How to Install a Rotolock Compressor
A number of compressors used in the heating, ventilation and air conditioning, or HVAC, industry use rotolock valves to connect refrigeration lines to valves. Use of a rotolock allows technicians to not only install and remove lines with relative ease, but also to remove refrigerant from compressors without removing the system’s charge. The installation of a rotolock fitting on a compressor is somewhat labor intensive, so the amount of time needed for an installation depends largely on the technician’s experience.
Apply a small amount of flux onto the surface of the rotolock with a small brush and discharge pipe stub. Avoid leaving excess amounts of flux inside the pipe and fitting. Remove the Teflon gaskets from the rotolock fitting.
Assemble the rotolock fitting onto the pipe stub immediately after adding the flux. Revolve the fitting at least once on the pipe to spread the flux in a uniform manner.
Apply a small amount of flux over the back end of the fitting. Make sure the fitting has adequate support, if needed.
Braze the fitting with an oxyacetylene torch fitted with a low-velocity bulbous tip and a 10-inch-long soft copper extension tube. Position the flame at least a half-inch away from the end of the fitting.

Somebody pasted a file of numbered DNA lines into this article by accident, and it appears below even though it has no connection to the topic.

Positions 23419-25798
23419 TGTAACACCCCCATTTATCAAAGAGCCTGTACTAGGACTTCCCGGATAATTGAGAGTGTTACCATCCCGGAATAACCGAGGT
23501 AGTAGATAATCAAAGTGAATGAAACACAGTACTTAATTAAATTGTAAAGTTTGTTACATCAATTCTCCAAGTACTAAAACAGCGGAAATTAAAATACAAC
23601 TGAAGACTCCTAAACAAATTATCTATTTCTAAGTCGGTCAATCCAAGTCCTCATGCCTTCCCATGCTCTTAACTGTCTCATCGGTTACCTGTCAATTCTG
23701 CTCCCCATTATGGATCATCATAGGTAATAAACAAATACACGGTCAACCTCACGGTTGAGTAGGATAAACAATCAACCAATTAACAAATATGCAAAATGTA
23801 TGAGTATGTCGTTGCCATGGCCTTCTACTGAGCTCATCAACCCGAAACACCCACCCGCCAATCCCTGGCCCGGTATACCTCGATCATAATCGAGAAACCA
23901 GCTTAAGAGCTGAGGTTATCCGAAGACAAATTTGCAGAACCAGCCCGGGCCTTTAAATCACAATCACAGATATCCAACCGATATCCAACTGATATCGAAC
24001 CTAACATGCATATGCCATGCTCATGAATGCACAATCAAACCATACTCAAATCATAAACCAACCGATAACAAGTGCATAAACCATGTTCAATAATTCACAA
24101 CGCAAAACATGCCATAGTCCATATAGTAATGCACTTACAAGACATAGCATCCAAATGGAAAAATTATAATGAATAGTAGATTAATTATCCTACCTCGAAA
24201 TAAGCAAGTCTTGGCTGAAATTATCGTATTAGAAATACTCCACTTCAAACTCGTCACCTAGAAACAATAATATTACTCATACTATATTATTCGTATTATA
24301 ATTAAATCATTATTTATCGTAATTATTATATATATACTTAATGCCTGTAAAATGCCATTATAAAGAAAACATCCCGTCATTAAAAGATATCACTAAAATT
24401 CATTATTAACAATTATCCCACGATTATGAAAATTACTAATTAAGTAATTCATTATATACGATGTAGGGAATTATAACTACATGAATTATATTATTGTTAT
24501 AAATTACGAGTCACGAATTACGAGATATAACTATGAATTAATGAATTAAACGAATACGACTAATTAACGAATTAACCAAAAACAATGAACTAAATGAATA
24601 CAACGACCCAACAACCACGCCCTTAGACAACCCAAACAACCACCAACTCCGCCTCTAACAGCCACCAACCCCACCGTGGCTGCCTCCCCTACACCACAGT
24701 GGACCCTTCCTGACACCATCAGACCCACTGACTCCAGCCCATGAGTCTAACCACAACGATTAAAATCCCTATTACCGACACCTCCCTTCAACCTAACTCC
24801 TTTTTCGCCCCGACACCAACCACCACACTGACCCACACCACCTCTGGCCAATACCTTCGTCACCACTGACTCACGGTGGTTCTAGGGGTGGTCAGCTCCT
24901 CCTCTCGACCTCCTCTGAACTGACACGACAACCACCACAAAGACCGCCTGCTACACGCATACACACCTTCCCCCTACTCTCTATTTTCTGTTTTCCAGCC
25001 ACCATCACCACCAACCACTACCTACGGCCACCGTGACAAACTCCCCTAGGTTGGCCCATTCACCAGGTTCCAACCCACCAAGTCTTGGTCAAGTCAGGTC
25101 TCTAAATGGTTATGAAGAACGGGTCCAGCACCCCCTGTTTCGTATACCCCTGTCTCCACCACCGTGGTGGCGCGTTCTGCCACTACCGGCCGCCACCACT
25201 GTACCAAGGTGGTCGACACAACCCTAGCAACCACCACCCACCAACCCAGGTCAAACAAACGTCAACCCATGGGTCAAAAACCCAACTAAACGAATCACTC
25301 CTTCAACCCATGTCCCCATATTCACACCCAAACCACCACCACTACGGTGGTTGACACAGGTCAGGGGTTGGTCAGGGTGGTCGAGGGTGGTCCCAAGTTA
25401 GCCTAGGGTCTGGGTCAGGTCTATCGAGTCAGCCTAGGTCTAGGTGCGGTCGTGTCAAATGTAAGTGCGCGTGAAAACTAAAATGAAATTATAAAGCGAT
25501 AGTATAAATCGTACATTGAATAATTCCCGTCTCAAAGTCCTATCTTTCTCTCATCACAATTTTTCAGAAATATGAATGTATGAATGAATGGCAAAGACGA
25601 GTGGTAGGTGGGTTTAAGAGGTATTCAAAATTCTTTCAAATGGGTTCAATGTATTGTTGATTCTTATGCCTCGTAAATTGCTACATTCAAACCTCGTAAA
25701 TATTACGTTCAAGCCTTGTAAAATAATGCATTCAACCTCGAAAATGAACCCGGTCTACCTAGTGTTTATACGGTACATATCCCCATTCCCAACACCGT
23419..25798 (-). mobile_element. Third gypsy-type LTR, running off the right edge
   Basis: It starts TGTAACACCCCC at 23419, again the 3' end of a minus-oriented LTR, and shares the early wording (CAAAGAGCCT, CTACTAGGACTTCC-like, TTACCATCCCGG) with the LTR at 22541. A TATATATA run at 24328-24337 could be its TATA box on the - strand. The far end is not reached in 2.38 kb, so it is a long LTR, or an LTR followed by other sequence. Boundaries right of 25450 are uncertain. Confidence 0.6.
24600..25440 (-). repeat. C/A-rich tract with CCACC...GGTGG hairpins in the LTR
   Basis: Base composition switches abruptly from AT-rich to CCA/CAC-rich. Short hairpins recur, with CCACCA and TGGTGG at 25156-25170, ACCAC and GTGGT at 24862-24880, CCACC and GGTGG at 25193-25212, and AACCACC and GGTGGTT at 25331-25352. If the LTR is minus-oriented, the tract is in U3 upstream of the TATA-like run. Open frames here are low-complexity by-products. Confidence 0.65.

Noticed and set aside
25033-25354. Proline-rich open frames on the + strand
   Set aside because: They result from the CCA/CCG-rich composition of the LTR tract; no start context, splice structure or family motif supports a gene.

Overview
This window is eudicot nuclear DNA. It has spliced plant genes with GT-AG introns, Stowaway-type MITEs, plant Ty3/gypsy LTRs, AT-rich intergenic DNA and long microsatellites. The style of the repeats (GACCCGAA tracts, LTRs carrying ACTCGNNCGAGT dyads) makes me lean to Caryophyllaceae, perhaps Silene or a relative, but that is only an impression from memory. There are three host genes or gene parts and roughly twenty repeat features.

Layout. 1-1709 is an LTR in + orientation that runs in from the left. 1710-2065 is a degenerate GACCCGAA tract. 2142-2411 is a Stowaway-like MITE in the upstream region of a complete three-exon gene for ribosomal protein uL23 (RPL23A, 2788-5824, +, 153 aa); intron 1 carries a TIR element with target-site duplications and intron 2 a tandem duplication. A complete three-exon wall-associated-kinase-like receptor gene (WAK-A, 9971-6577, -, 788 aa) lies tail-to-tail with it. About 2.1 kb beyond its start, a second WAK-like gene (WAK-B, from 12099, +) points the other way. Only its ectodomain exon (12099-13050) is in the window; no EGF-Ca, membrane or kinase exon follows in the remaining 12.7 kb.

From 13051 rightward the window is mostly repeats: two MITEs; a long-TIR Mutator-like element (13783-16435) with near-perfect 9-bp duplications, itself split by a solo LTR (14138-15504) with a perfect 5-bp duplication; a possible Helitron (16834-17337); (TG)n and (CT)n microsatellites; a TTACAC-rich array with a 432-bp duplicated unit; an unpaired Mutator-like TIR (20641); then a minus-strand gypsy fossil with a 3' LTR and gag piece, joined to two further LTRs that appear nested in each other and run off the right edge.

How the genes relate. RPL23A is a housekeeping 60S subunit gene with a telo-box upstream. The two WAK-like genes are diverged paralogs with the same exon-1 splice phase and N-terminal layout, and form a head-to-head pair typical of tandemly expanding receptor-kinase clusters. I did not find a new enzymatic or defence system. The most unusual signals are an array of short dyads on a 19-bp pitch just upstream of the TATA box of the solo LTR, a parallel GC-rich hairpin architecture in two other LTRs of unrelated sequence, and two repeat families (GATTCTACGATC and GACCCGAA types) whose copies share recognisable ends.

Heat the fitting all around to promote the uniform expansion of the pipe. After the flux on the pipe melts to a clear liquid, move the torch away from the pipe and onto the joint on the rotolock fitting.
Apply alloy onto the junction between the pipe and fitting by heating the alloy stick with the torch. Allow the liquefied alloy to run and settle into the junction. When finished, remove the heat and wash off residual flux with a wet brush. Reinstall the Teflon gasket onto the rotolock fitting.
Insert the discharge line into the rotolock fitting. Hold the larger nut on the rotolock fitting with one combination wrench while tightening the line with the other combination wrench. Repeat the procedure for the suction line and other lines that require rotolock fittings.
- Remove all refrigerants from the compressor before servicing joints, lines and other parts, otherwise severe injury or death can occur.
Mark Robinson is a freelance graphic designer and writer. Since 2008 he has contributed to various online publications, specializing in topics concerning automotive repair, graphic design and computer technology. Robinson holds a Bachelor of Science in graphic design from Alabama A&M University.